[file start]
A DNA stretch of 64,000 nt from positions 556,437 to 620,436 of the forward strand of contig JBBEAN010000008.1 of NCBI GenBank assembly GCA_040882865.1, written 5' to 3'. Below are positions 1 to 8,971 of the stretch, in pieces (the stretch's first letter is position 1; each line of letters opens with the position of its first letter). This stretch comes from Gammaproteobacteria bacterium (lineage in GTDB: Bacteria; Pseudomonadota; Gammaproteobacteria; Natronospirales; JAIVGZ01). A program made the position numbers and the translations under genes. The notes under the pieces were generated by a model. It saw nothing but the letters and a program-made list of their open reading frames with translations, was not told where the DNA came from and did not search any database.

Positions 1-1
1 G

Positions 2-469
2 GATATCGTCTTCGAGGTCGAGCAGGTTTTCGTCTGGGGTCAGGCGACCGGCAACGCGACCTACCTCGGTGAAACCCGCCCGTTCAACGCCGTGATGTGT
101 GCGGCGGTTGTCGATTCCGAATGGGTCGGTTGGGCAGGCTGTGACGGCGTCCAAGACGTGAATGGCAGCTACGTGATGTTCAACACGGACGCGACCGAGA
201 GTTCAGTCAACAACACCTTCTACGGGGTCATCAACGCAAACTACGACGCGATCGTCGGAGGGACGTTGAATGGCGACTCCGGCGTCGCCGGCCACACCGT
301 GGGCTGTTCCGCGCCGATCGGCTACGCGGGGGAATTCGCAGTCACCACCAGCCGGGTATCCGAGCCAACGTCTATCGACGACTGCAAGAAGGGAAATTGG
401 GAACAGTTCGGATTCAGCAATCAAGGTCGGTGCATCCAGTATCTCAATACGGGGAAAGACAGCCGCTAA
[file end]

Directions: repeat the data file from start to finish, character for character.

A DNA stretch of 64,000 nt from positions 556,437 to 620,436 of the forward strand of contig JBBEAN010000008.1 of NCBI GenBank assembly GCA_040882865.1, written 5' to 3'. Below are positions 1 to 8,971 of the stretch, in pieces (the stretch's first letter is position 1; each line of letters opens with the position of its first letter). This stretch comes from Gammaproteobacteria bacterium (lineage in GTDB: Bacteria; Pseudomonadota; Gammaproteobacteria; Natronospirales; JAIVGZ01). A program made the position numbers and the translations under genes. The notes under the pieces were generated by a model. It saw nothing but the letters and a program-made list of their open reading frames with translations, was not told where the DNA came from and did not search any database.

Positions 1-1
1 G

Positions 2-469
2 GATATCGTCTTCGAGGTCGAGCAGGTTTTCGTCTGGGGTCAGGCGACCGGCAACGCGACCTACCTCGGTGAAACCCGCCCGTTCAACGCCGTGATGTGT
101 GCGGCGGTTGTCGATTCCGAATGGGTCGGTTGGGCAGGCTGTGACGGCGTCCAAGACGTGAATGGCAGCTACGTGATGTTCAACACGGACGCGACCGAGA
201 GTTCAGTCAACAACACCTTCTACGGGGTCATCAACGCAAACTACGACGCGATCGTCGGAGGGACGTTGAATGGCGACTCCGGCGTCGCCGGCCACACCGT
301 GGGCTGTTCCGCGCCGATCGGCTACGCGGGGGAATTCGCAGTCACCACCAGCCGGGTATCCGAGCCAACGTCTATCGACGACTGCAAGAAGGGAAATTGG
401 GAACAGTTCGGATTCAGCAATCAAGGTCGGTGCATCCAGTATCTCAATACGGGGAAAGACAGCCGCTAA